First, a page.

Bits ‘n’ Pieces: August 19, 2021

By Lorraine H. Marie
Reader Columnist

East, west or beyond, sooner or later events elsewhere may have a local impact. A recent sampling: 

Irony: “Insurance companies complain about the costs of climate change — worse hurricanes, floods and droughts mean higher insurance payouts,” said Sen. Sheldon Whitehouse (D-RI). But at the same time they provide insurance for industries that are fueling climate change. According to Whitehouse, insurers need to “stop underwriting fossil fuel expansion and phase out insurance for existing fossil fuels.” The latest IPCC study of climate change emphasized that further expansion of fossil fuel extraction will accelerate climate change to the point of ever more, greater, and costly storm events.

Officially confirmed: July 2021 was the hottest month ever recorded in human history, according to data from the National Oceanic and Atmospheric Administration.

The National Guard is aiding Oregon in addressing its Delta variant COVID-19 hospital crisis, according to numerous news sources. Hospitals are overflowing and people seeking ICU care for car crashes or heart attacks are at risk. Especially hard hit are areas where less than half of adults are vaccinated. Delta variant cases in Oregon went from 15% to 96% in six weeks.

Two airplane passengers were fined $16,000 each for using fake COVID-19 vaccination cards. Also, thousands of counterfeit vaccination cards were seized in Tennessee, The Hill reported.

A CDC study looked at 246 people who were not vaccinated after having COVID-19, and found the risk for reinfection was 2.34 times greater, as compared to those vaccinated after having COVID-19.

Why has Afghanistan’s military collapsed so quickly? A Washington Post report said that despite 20 years of training and billions in U.S. aid to the nation, there were deals made between rural villages and militant groups, as well as “some of the Afghan government’s lowest-ranking officials.” The deals included money if government forces would hand over their guns. (The Miles for Migrants organization says Afghanistan is also challenged by severe drought and COVID-19.) Those deals then expanded across the country. Compliance was aided by the suspicion that lack of U.S. presence would inevitably put the Taliban in power. Another problem: lack of pay. Officers with the Kandahar police force said corruption was more to blame than incompetence: Without the U.S. presence, there was “no fear of being caught for corruption.” For many, going without pay made them willing to accept the Taliban’s hard-to-resist offers for joining them.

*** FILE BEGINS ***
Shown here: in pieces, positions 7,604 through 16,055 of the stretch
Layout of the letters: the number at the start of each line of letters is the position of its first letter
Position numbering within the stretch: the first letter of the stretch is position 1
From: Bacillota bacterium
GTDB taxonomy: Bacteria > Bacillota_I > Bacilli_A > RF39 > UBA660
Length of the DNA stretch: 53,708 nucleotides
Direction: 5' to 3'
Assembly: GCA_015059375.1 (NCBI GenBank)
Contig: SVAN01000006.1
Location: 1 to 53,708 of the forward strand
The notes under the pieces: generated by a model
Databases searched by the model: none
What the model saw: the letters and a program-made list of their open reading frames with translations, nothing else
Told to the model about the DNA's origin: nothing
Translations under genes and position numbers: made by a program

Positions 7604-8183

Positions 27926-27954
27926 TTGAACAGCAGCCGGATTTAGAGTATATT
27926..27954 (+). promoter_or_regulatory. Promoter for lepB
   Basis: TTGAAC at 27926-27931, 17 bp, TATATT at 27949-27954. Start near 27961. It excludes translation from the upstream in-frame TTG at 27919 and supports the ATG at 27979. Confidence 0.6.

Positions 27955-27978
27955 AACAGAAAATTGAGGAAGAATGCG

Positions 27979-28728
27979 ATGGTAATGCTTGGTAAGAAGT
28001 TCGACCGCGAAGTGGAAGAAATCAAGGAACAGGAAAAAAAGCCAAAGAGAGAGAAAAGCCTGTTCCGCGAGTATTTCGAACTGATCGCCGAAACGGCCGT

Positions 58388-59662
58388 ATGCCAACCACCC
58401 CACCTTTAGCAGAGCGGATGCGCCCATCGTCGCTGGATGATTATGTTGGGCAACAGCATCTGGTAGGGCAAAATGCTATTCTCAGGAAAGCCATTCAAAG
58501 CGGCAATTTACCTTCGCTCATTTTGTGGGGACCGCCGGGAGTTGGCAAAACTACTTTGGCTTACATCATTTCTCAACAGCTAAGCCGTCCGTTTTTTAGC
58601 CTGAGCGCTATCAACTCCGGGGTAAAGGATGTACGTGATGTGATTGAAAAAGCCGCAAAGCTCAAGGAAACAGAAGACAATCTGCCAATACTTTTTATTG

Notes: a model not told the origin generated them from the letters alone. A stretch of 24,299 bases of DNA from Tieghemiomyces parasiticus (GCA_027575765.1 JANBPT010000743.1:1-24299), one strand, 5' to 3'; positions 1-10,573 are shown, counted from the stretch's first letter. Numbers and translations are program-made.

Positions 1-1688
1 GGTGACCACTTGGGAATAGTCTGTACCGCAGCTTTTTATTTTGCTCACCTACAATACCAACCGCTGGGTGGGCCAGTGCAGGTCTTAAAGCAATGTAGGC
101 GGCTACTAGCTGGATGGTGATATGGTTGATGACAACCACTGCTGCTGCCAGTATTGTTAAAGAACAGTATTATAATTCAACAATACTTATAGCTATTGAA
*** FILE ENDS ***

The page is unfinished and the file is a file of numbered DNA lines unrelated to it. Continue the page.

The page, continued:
Critics of President Joe Biden’s pull out from Afghanistan were once advocates of what they are now criticizing, Business Insider has pointed out. As well, many Republicans have said the U.S. should have done more to protect and evacuate Afghanistan’s U.S. supporters, but 16 of those Republicans voted last month against another 8,000 immigration visas (added to 11,000) for those people. The bill, the ALLIES Act, did pass the House and is now in the Senate awaiting action.

The Refugee Council USA is urging the Biden administration “to bring Afghan refugees to safety immediately,” and say there are numerous re-settling and refugee-serving organizations ready to help.

There are 80,000 Afghan Special Immigrant Visa holders and their families are “in grave danger,” according to the Lutheran Immigration and Refugee Service. The agency says the U.S. should protect Afghan allies who provided protection to U.S. forces. There are also “tens of thousands” of other vulnerable populations, including women’s rights activists, journalists and NGO workers.

Blast from the (recent) past: During the almost 20 years that the U.S. has been in Afghanistan, 2,448 troops and personnel died and 20,722 Americans were wounded. The cost has been more than $1 trillion. After close to 3,000 lives lost due to the Sept. 11, 2001 attack on American soil, the Afghan war began under President George W. Bush, who expanded it to include Iraq. The Obama administration ordered a troop surge and took out Al Qaeda leader Osama bin Laden, and hoped to be able to leave Afghanistan. Instead, violence there increased. Former-President Donald Trump initiated negotiations with the Taliban, but they excluded Afghanistan (the Taliban then endorsed Trump for president). Republican veteran and lawmaker Rep. Adam Kinzinger (R-Ill.) said both Democrats and Republicans have failed in Afghanistan.

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